Racial Discrimination Cases In Texas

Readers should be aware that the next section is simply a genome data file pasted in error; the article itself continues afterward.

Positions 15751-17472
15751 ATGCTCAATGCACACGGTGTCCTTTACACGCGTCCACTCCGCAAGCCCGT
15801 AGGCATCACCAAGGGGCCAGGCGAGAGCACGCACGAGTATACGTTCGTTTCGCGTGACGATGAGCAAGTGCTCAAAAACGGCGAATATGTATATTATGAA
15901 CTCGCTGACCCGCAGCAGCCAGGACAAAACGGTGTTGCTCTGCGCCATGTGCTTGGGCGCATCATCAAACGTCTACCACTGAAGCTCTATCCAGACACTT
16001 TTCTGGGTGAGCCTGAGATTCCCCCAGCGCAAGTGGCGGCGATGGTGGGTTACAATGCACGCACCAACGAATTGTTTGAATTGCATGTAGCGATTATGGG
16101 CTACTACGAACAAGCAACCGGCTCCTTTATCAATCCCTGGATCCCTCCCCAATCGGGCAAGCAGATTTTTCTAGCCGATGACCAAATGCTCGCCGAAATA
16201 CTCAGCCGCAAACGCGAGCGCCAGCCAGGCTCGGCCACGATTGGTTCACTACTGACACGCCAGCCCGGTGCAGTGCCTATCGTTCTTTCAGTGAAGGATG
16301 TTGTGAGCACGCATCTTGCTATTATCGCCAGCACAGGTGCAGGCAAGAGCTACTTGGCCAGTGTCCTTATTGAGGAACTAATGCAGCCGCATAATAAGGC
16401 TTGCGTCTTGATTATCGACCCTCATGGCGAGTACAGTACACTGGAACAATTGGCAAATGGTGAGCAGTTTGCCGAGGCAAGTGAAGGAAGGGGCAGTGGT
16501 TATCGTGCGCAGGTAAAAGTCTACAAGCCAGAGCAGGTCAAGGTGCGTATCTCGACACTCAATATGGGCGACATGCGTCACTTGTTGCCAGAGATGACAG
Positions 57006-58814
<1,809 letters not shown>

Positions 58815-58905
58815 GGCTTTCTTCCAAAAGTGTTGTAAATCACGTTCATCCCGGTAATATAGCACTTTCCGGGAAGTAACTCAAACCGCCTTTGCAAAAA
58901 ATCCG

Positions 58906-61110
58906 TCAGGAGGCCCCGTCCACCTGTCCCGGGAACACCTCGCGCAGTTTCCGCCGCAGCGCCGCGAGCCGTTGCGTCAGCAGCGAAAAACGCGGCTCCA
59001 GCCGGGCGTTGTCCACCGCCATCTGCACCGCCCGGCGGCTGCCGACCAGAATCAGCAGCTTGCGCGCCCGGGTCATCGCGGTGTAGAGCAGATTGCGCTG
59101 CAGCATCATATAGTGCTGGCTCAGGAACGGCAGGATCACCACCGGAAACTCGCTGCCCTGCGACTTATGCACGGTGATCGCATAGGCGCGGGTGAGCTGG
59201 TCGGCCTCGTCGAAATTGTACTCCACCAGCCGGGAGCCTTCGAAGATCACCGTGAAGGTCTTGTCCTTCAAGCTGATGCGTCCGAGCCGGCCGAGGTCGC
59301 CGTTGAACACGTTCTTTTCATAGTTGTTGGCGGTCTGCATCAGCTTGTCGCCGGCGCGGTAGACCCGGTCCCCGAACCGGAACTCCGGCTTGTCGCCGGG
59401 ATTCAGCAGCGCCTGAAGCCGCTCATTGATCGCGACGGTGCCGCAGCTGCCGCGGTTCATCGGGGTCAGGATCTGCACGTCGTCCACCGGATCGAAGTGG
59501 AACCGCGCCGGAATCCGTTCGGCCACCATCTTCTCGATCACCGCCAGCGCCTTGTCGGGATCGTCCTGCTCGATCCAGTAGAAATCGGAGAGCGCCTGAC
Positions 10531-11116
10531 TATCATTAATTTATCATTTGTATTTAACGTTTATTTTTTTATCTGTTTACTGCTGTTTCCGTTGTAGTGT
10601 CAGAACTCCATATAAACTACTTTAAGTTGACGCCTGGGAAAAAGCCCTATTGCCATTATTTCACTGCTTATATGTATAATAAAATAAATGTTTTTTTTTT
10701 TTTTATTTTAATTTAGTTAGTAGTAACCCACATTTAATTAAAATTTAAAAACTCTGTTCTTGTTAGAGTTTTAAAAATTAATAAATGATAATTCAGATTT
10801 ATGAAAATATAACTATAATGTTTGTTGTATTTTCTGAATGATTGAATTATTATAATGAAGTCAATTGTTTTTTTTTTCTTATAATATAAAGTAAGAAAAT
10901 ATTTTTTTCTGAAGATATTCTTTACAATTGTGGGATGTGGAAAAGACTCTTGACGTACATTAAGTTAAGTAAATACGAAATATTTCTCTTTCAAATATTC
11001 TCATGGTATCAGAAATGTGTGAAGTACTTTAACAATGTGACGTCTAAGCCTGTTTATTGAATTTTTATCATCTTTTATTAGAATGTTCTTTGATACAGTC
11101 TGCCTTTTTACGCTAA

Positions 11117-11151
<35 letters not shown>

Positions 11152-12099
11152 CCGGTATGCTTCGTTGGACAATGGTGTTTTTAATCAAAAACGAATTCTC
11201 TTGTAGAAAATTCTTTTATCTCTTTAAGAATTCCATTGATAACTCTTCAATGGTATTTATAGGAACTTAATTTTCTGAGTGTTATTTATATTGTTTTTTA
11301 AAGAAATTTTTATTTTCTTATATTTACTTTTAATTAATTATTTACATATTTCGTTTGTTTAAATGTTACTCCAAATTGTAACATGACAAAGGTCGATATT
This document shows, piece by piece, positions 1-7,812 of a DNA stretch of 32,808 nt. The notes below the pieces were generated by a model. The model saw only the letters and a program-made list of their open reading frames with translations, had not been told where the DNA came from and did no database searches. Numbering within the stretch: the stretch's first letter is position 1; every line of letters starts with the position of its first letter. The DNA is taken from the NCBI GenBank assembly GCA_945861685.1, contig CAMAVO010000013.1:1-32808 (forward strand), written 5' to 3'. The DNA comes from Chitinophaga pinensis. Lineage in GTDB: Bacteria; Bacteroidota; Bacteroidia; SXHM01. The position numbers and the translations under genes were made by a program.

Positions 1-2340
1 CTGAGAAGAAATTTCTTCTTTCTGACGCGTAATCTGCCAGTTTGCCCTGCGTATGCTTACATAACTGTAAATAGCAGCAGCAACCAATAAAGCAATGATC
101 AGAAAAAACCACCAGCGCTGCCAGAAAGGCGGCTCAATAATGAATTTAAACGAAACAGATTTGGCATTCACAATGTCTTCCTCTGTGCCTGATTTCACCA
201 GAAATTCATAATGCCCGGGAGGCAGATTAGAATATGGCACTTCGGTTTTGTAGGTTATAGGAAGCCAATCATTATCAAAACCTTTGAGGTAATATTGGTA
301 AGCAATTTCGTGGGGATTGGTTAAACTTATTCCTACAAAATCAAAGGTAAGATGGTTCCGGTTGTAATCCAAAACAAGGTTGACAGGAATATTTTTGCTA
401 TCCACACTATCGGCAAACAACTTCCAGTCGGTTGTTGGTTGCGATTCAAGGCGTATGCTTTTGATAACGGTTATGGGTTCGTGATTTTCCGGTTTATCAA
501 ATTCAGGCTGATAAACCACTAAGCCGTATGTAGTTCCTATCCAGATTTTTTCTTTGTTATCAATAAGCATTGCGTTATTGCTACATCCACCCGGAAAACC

The legislative history of the Fourteenth Amendment (1868) illustrates beyond doubt that the amendment was designed to insure that the 1866 Act's principles enjoyed constitutional validity. Following ratification of the Fifteenth Amendment (1870), Congress passed the Enforcement Act of 1870, essentially reenacting the 1866 statute and making clear its ambit extended to nationality groups. The legislative history of major 19th century civil rights enactments "embraces, at the least, membership in a group that is ethnically ... distinctive . . . . Rambersed, 649 N.Y.S.2d at 644. The lower court's opinion in Saint Francis College demonstrated the historical connection between the Fourteenth Amendment and 1981: Section 1981 was originally enacted as part of Section 1 of the Civil Rights act of 1866, authorized by Section 2 of the thirteenth amendment to the United States Constitution. Because of doubts over Congress' authority to pass the Civil Rights Act of 1866, it was subsequently reenacted following the adoption of the fourteenth amendment as Section 18 of the Civil Rights Act of 1870. . . . Accordingly, Section 1981 has some ties to the fourteenth as well as to the thirteenth amendments. Al-Khazraji v. Saint Francis College, 784 F.2d 505, 515 (3rd Cir. 1986), aff'd, 481 U.S. 604, 95 L. Ed. 2d 582, 107 S. Ct. 2022 (1987); see also Chew, 527 A.2d at 349 (what Supreme Court concluded with respect to intent of framers of Civil Rights Act of 1866 would apply with equal force to intent of framers of Equal Protection Clause, who were same people dealing with same problem during same congressional session). Accordingly, the notion of "race" ought to be as broadly understood for purposes of Batson and the Equal Protection Clause as it is has been interpreted by the Supreme Court in the context of other post-civil war legislation such as Section 1981. See Saint Francis College, 481 U.S. at 613; see also Salazar v. State, 795 S.W.2d 187, 193 (Tex. Crim. App. 1990)(referring to Hispanics as "race" for purposes of establishing cognizable racial group under Batson). We hold that "race," for purposes of Batson, encompasses notions of ancestral line and ethnicity. And discrimination based on such considerations is racial discrimination under Batson.